I hope that you like A Tale of the Grenada Raiders. It is an idiosyncratic memoir, so some may find it controversial. I am sure that it will have critics, and some Rangers did disagree with some of my recollections during the review period. I address Ranger controversies in the Forward and the Afterward, and in detail in Tales of the Rangers

A Tale of the Grenada Raiders is an unprecedented glimpse into warfare at the grunt level, so readers fascinated by militaria will enjoy it. But it is unlike any other personal account of war that I ever read, and I read many of them. I had no option but to write this memoir in my own way. 

I do hope that those of you who read it will review it, anonymously or not, on its Amazon sales pages, or on GoogleBooks or GooglePlay. If you hate it, you can say so. If you like it, I will be grateful. 

So far the book has garnered fifty 5-star reviews. Yes, 50 reviews. All from verified purchasers on Amazon, all 5-stars. Some of those reviews are very insightful. Thank you, friends. 

In the end, all that a writer truly wants is to be read. Many writers are never read, their words consigned to oblivion. Others are only discovered posthumously. So be it. 

Pete Russell sent me this photo of the softcover ordered from Amazon. 

A Tale of the Grenada Raiders is available in both Kindle eBook and softcover through Amazon. The softcover is published in 8.5x11 inches large format, full color. At 377 pages, the physical softcover weighs 2.4lbs. It is a big book. 

I finally succeeded in getting the book listed on GoogleBooks and on GooglePlay. You can read much of the work for free on GoogleBooks. The GooglePlay eBook edition is listed by Google at $9.99. 

The price that Amazon charges for the softcover fluctuated for a few days after its release. The softcover was initially listed at $64.99, then Amazon priced it without warning to me at $21.99. 

After 90 days at a discounted price, Amazon reset the softcover price back to its list price of $64.99. That is the price for the softcover at this time. Those of you who must hold a physical book in your hands are now charged an extortionate price by Amazon.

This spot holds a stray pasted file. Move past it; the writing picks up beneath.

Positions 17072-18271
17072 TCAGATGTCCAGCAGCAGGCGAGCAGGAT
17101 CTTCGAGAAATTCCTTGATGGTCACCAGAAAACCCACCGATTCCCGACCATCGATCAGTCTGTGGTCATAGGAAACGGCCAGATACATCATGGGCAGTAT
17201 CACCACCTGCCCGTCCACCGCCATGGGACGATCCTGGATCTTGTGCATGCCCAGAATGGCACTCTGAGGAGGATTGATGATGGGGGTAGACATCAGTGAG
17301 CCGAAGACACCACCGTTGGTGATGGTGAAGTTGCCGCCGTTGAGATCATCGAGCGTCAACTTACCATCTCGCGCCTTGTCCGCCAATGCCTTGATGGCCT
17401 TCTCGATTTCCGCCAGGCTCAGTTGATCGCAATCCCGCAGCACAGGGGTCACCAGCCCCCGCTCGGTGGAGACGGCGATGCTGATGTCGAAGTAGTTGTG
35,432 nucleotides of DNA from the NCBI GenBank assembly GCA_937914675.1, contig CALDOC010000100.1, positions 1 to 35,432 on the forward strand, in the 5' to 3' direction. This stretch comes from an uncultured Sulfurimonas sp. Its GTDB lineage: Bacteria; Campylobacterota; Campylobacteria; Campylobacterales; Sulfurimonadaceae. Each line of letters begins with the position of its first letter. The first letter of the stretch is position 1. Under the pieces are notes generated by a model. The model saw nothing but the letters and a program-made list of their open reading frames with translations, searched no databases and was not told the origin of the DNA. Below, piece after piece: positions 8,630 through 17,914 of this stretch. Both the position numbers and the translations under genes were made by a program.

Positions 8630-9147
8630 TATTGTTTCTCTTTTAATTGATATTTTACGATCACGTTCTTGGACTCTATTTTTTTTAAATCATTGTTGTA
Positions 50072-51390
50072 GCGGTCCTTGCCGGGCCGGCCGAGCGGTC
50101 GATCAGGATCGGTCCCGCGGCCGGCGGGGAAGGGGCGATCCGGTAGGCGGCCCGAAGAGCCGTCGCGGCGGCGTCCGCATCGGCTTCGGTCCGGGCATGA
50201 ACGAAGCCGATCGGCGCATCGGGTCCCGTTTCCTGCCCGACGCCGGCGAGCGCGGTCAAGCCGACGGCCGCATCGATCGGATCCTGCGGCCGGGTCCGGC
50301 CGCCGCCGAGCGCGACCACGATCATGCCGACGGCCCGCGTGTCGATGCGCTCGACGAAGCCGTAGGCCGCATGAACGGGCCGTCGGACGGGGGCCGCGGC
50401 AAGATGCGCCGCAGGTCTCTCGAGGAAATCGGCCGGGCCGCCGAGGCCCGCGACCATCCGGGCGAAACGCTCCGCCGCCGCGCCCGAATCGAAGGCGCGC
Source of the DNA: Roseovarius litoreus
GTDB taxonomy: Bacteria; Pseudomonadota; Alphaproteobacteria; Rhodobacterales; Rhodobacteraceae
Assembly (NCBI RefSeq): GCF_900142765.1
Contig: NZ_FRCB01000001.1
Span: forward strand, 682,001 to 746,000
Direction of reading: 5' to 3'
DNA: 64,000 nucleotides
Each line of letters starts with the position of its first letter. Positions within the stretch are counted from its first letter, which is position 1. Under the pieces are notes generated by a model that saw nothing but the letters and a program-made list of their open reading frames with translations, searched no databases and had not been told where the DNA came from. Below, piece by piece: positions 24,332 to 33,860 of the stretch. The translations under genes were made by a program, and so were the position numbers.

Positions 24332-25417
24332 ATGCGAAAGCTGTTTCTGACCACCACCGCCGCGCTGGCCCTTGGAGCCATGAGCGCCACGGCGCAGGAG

I set the eBook price at $14.99 on GooglePlay as well, then Google decided to offer it for $9.99. 

Jeff Mellinger sent me this photo of pages 183 and 184, available for free on GooglePlay

I apologize for this pricing confusion, but it is out of my hands. Amazon rationalizes its softcover pricing by citing the large format of the book at 8.5-inches x 11 inches, and the number of photographs in the book. As I say, at 377 pages, the book weighs 2.4 pounds. 

The book is also available on iBooks. The iBooks version is $14.99, and it is electronic only, for reading on Apple iDevices like iPads, iPhones and Macs. It is very slick, befitting an Apple product. 

The GooglePlay eBook edition came online on December 15, and Google priced it at $9.99. GoogleBooks offers a large portion of the book for free, you can read much of the manuscript at no charge, and then purchase the remainder through GooglePlay.

For those of you who must hold a physical book in your hands, the Amazon softcover is the only option at this time. I prefer that readers read this book in electronic format. It is not only much cheaper, an electronic format enables you to zoom in on the photos and to search the narrative. Nonetheless, some readers prefer a physical book. 

As I get caught up, I will also release A Tale of the Grenada Raiders in audio format, as an AudioBook. I will read every word aloud myself. 

For those of you who waited for this book, I thank you for your patience. For those of you who read it, I am grateful for your time, for your consciousness, and for your eyeballs. 

Young Rangers died in combat on revolutionary Grenada. I hope that this book is a worthy memorial of them. 

Doc T sends. 

Updated 15 February, 2018.

ETA: Greg Chabot published an excerpt of Chapter 13 in Soldier of Fortune Magazine, and George Hand reviewed the work for SOFREP. As SOFREP is a subscription service, I posted the entirety of the review on my Facebook page.

Ranger Karl Monger interviewed me for The New American Veteran and posted it on YouTube and Facebook

ETA: I edited some facts that changed over time on 15 February 2018. Google does not compete with Amazon in the print-on-demand marketplace. Amazon holds a virtual monopoly there, and the only way to purchase a physical version of this book is through Amazon.